Thursday, 27 September 2007

Arjan Zuidhof, a .NET software engineer in the Netherlands comments briefly on his linkblog regarding our recent podcast show and interview about being a DBA:

"When was the last time *you* listened to a podcast? Honestly? One of the things I know I should do more, but, ahh, the lack of time is standing in the way. Still, learning how to be a better DBA is definitely a healthy career path if you don't know where to go..."

That got me thinking. Arjan's point seems to be consistent with those of many others, and truthfully I have to include myself in that list of people who have found podcast consumption to be too hard from time to time. I have found myself wondering aloud and to myself how in the world anyone can possibly  get the technology to work seamlessly, find and organize podcasts, have them in a place where they can be consumed, and still find the time to actually listen to them.

And then there's the whole (somewhat true) problem I refer to as the "most-podcasts-suck" phenomenon. It can be painful and a bit of work to find a good show, let alone stick with it.

But some of the best learning I have done over the past year or two has been from podcasts, so I can tell you there is a tangible benefit. I listen to a total of maybe 6 or 7 podcasts, and I listen whenever I find I have the time. I don't listen to every episode in its entirety, either - it has to keep my interest. I also don't plan it all out or have a podcast listening schedule. And I have found that's important for me if I am going to be part of the podcast "listernership."

The first thing I had to do was to have a set of tools that make it possible to listen without having to think about it. Here are the tools that I have found actually make it possible, in my real world:

  1. iTunes - Love it or hate it, the fact of the matter is, iTunes makes subscribing to and consuming podcasts freakin' easy. And on top of that, you get show ratings, the podcast directory on the iTunes store, and a lot more. Plus, when you consider that the producers of a podcast have to work to get their show into iTunes, it's raises the bar slightly and as a result the signal to noise ratio is a little lower.
  2. The Mac Mini on my kitchen counter - With some compact speakers and the iTunes client running on it, I just load the Added recently playlist and listen. Obviously, this could be a Windows machine or whatever. The point is, in the space where you spend your time, it's good to have the ability to let stuff play in the background, and your primary iTunes subscription point show be there.
  3. iPod (or iPhone in my case) - The thing that matters the most here is that you need to have it with you all the time. Truth be told, my iPod saw so little use day-to-day that I seriously consider that particular purchase to be a waste of money. I have a friend who has actually used it much more than me. But the iPhone, on the other hand, goes everywhere with me. As a result, the iPod content on the phone actually gets listened to. I cannot overemphasize the importance of this point: Listening needs to be something you just do. The planning part should be limited to the discovery of and subscription to content. After that, the whole idea is to focus energy on the shows, not the delivery mechanism. Else you'll find yourself frustrates and giving up. And that's, well, pointless.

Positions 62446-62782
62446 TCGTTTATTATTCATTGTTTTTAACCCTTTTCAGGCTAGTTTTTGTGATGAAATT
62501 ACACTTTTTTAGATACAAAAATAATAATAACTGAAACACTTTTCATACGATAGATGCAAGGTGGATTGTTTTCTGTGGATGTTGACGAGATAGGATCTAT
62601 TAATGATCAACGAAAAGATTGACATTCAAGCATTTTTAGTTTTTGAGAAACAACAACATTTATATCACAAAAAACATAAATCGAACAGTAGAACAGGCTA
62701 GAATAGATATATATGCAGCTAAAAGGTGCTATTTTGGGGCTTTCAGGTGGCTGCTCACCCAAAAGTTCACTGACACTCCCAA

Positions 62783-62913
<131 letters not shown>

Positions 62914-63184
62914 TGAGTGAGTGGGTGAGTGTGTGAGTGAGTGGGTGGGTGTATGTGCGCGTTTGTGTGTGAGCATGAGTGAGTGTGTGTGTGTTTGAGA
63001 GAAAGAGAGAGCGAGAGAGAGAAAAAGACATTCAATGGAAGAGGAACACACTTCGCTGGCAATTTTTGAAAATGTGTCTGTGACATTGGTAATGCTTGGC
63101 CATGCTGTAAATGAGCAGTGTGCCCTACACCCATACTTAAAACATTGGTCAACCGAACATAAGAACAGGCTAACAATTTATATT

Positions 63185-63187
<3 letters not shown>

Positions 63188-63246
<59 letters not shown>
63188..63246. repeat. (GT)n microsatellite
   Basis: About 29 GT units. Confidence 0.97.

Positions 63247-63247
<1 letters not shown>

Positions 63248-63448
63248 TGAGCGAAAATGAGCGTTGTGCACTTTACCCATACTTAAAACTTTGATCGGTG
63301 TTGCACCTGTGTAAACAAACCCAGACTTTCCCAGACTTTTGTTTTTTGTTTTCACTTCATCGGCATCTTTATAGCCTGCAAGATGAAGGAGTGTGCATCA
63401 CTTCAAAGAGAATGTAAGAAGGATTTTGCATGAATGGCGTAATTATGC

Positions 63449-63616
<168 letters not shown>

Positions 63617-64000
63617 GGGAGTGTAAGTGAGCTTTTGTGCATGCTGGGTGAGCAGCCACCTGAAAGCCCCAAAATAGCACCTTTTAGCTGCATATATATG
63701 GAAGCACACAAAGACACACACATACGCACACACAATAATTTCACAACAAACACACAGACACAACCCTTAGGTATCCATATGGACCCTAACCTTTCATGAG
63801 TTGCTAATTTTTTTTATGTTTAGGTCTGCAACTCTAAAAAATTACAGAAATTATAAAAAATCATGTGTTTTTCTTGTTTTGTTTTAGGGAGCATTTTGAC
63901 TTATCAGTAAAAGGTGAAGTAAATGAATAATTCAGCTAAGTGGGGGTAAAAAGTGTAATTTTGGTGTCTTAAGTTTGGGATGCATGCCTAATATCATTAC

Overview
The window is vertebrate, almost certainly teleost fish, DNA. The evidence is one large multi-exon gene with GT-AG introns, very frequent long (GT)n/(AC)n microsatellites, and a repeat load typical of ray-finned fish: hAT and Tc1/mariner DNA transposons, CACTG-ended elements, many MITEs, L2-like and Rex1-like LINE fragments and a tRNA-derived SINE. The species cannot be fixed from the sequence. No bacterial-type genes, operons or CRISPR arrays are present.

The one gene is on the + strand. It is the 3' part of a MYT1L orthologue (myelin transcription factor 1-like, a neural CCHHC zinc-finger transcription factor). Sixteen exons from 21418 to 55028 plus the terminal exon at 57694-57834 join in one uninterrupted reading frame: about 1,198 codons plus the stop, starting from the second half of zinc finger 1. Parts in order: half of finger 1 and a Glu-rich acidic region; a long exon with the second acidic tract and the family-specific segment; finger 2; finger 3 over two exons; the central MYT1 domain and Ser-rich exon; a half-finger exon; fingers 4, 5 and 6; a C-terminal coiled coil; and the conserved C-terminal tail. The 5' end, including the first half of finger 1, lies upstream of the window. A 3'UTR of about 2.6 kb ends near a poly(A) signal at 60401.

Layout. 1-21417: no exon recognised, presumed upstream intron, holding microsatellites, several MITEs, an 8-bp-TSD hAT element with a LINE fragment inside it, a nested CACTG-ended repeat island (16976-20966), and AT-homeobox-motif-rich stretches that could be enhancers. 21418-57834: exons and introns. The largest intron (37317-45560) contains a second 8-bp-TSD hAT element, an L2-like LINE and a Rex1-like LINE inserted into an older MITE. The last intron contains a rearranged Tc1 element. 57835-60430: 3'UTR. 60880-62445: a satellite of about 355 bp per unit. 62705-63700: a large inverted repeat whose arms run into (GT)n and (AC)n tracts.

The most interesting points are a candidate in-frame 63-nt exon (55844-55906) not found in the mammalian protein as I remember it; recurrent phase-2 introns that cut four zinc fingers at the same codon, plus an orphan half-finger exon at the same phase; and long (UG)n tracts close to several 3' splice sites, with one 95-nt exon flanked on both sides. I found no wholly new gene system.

I'm a Windows and Wintel guy primarily, so you might be surprised to see the glaring consistency in manufacturer above. Get over it, I did. And it works. That's what matters. 

My point here is this: The time it takes to actually listen to podcasts is often confused and munged with the time it takes to be able to listen to podcasts. I'm not saying that Arjan's situation is specifically that, but rather his comments caused me to think through some common frustrations based on my own experience and the experiences of others.

I've heard many people say they just can't find the time for it. I know I certainly get frustrated with shows that ramble on and on and present nothing useful. That's why - for example - Scott Hanselman's excellent Hanselminutes podcast is intentionally compact and focused on a specific audience, and it's why we work hard to keep RunAs Radio around 30 minutes per show and focused on topics for IT professionals.

What I've found is that if you can work out the technology part of things, and then be willing to spend a little bit of time here and there glancing at recommendations made by others and which fill your own interests, you can learn and consume a lot of good stuff in the "between" time (and still have time left over for other stuff).

For those who roll their eyes and doubt, here's my "preachy" thought for the moment - for what it's worth: If your schedule won't allow you to listen to a podcast every week or two (and this statement is coming from a true workaholic, people) you might want/need to take a hard look at your schedule and figure out what's wrong with it. Missing out on good information, whether it be written or recorded or what have you, is an unfortunate and damning side effect of too-much-ness. We all got to where we are today by learning, and stopping now really isn't an option - unless our goals are to slide backward and relegate ourselves to being second-best. There should be time for family and friends, time for yourself, and then time for work.